“I’ll tell you if you shut up!” Casanova said, a little wildly. John belatedly noticed that the vampire was looking almost worse than Rosier. His jacket was missing, his hair was covered in dust and his face and shirt were filthy. And there was an odd odor clinging to—
Rian cleared the throat she didn’t have.
“It comes down to this,” she told him quickly. “Cassandra is trapped in a time loop made of her own power. The only way for her to be free is to complete the spell. But she can only do that if all the people on whom it was inadvertently cast are once more assembled.”
“What people?” John asked.
“The ones in the damned room with her at the time,” Casanova said. “That’s why her Loftiness dispatched me to hell, in order to find you and whoever was possessing Marco—”
“That’s easily done,” John said, grabbing his father by the shirt front.
“It is no such thing,” Rosier said testily. “Let us try this again, and do see if that vaunted intelligence of yours can grasp this one simple concept, would you? I. Was. Not. There.”
“Then who was?”
“Sid?” John stared at him in disgust.
“Think about it. Who thwarted his well-laid plans to destroy the council, and half the city along with it? I did, with some help from you and the girl. And of course he wants revenge.”
John didn’t bother commenting that, as usual, his father had managed to make himself the hero of the piece when he’d actually been a villain. Instead, he concentrated on the more relevant point. “If he so much as shows his nose here, he’s dead. How—”
“But he didn’t show it, did he?” Rosier asked. “He’s likely been on Earth, feeding up and plotting revenge. And somewhere along the line, he realized that he couldn’t pick us off one by one without the others getting suspicious. If he killed me, you’d know something was up, and vice versa. Therefore he decided to take us all at once.”
“But he didn’t take us,” John gritted out. “The bomb was meant for Cassie—”
“And in the process, Sid no doubt hoped that you would die as well. But he couldn’t be sure that she would open the bomb in your presence, therefore he took back up.”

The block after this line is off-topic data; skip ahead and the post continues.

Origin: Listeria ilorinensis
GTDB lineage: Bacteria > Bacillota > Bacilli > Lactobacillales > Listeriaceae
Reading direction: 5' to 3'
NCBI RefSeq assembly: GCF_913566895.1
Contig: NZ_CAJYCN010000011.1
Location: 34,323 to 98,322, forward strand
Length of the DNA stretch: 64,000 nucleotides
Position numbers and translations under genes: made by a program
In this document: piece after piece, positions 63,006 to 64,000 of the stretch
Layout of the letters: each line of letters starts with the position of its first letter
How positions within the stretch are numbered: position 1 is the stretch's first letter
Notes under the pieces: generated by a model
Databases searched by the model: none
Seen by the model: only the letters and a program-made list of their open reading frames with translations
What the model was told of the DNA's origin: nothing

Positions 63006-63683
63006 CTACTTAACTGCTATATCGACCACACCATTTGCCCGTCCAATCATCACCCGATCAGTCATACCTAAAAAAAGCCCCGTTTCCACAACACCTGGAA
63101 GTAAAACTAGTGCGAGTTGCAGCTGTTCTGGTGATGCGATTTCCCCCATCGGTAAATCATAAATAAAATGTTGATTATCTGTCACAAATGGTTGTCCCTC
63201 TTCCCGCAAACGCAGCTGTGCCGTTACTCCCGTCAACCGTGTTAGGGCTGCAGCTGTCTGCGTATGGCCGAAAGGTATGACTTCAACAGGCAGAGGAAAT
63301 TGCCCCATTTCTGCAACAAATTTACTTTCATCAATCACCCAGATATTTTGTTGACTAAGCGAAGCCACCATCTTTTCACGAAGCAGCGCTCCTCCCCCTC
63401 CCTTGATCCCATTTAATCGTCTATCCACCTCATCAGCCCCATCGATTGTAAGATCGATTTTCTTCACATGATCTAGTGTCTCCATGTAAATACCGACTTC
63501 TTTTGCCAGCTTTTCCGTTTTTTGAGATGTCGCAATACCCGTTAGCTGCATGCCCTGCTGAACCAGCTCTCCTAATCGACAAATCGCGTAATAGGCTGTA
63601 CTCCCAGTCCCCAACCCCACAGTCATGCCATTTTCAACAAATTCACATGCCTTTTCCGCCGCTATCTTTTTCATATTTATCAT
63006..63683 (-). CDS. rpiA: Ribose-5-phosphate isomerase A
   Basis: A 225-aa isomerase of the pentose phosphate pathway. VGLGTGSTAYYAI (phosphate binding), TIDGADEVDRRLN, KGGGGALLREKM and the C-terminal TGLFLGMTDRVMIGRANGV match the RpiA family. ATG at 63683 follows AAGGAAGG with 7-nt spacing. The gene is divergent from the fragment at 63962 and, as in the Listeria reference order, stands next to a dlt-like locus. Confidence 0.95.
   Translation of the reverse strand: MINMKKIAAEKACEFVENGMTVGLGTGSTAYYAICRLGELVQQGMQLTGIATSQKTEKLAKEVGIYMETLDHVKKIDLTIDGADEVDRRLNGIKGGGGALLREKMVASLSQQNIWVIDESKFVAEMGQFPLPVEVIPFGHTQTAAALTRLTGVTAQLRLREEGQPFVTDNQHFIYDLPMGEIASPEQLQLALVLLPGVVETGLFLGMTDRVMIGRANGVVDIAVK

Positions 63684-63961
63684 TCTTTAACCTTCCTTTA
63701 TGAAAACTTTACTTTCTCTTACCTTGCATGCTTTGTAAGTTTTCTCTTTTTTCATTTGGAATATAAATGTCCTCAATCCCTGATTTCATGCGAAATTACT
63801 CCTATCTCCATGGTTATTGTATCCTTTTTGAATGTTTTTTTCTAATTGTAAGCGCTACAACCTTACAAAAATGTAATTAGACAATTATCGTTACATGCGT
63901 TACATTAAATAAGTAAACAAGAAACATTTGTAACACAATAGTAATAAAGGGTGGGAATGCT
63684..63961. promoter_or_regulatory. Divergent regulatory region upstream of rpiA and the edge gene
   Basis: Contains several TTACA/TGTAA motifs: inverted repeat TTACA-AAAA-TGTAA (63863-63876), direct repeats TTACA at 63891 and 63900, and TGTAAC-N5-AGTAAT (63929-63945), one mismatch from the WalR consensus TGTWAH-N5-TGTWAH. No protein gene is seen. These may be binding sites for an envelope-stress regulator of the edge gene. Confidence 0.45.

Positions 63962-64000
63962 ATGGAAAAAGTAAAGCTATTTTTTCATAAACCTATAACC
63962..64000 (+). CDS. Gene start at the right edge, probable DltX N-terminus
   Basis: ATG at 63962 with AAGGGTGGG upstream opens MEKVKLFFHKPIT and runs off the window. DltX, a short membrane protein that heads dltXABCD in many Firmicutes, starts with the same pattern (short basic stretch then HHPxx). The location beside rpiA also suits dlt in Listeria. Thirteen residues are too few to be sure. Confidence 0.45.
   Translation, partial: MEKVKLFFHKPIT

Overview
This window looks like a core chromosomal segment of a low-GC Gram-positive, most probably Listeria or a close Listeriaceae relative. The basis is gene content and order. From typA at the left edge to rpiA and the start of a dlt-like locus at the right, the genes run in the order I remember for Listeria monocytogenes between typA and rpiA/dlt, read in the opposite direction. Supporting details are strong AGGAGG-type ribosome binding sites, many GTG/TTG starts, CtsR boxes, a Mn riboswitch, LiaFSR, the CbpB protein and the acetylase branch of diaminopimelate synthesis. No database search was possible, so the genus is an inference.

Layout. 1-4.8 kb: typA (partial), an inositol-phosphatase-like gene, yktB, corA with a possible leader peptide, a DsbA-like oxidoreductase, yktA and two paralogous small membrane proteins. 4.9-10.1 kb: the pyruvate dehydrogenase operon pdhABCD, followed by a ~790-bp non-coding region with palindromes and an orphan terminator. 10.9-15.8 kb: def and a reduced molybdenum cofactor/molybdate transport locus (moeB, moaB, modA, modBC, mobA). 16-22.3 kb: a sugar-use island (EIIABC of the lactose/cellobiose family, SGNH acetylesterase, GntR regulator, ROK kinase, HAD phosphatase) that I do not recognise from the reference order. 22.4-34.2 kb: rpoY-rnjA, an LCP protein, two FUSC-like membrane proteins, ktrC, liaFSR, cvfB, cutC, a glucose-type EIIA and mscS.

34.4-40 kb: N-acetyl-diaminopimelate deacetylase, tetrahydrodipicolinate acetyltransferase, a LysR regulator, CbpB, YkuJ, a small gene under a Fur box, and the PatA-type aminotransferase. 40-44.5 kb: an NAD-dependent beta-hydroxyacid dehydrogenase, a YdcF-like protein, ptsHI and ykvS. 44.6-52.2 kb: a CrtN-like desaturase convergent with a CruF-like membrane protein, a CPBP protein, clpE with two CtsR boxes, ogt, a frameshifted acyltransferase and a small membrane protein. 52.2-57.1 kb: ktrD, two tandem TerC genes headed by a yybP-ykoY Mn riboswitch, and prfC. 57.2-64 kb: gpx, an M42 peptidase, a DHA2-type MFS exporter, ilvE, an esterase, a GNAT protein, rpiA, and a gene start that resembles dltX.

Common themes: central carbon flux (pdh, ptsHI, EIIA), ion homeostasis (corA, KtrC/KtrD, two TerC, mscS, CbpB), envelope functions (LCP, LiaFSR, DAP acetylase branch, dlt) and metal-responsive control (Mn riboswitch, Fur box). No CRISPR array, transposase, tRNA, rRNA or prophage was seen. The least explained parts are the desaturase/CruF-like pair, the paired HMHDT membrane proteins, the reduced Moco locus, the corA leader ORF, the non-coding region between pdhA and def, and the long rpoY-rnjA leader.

“In the form of the council’s own guards?” John looked at him incredulously. “Where did he get them?”
“From the council. He was pretending to be me, after all.”
“How could he possibly—”
“He’s an old adherent of our house,” Rosier reminded him. “It wouldn’t be difficult for someone who has known me for a few thousand years to impersonate me convincingly.”
“Except that no one goes around impersonating council members!”
“Which is likely how he got away with it. It would be a death sentence if caught, so as you say, nobody does it. But what if someone doesn’t care if he’s caught? What if all he really cares about anymore is revenge?”
John shook his head. “That makes no bloody sense! If the Allu believed Sid to be you, then they were your allies. Why suddenly turn on you? There’s no reason—”
“There’s every reason—if you don’t assume a human mindset. We’ve discussed this before,” his father said, slipping back into the lecture mode that John especially hated. “Not all creatures think like you do. Your viewpoint isn’t the only viewpoint; your logic isn’t the only logic.”
“Then what is Allu logic?”
“To do the will of the council. And a council member had told them to come along on the assassination of a known threat.” He shrugged. “They went.”
“But you had taken an oath—on the council itself—not to hurt Cassie!”
“Yes, but that was my look to, wasn’t it?” Rosier asked, as if that were obvious. “It wasn’t up to them to look after my oath for me. If I broke it, they would kill me, certainly, as the vow demanded. But until then, I was perfectly within my rights to require their assistance.”
“But they didn’t kill you—or Sid or whomever--”
“Because he left. Which is when they communicated with their counterparts here, instructing them to attack my court.”
John blinked, because that made an insane sort of sense. “Because you were then viewed as a traitor for breaking your oath.”
“It has a certain beauty to it,” Rosier said admiringly. “Sid assumed the bomb would take out the girl, but if not, the Allu would. He probably hoped the explosion would also kill you, and that the forces he’d prepped in the Shadowland would kill me, making for a nice, tidy operation. But he had an alternative plan, in case that didn’t happen.”
“To make me believe that it was all your doing.” John was beginning to see where his father was going with this.
Rosier nodded. “At which point, you could be relied on to do exactly what you did, and come after me in a murderous rage. Thereby insuring that you broke your oath not to enter the demon realms without the council’s express permission, and forfeited your life in the process.”
“He thought that I would kill you if the Allu failed, and that they would then end me,” John said, fist clenching around Cassie’s talisman.
Rosier nodded. “He planned this perfectly, with layer upon layer of assurance that, no matter what we did, we ended up dead.”
“But we didn’t. Cassie lives, and so do we! He failed.”
“Yes, well. That remains to be seen,” Rosier said dryly. “The problem is to get him to show himself. We need him, and not only to break the spell. We have to—”
Casanova cut him off with a curse. “Details can wait! Rian already told you—we don’t have time for this. The Allu are everywhere in the streets below—to the point that we barely made it through. And there’s more of them now than before!”
“They’re going door-to-door,” Rian acknowledged. “Searching every house. They aren’t familiar with this area—no one who lives here is usually important enough to come to the council’s notice—but they learn quickly.”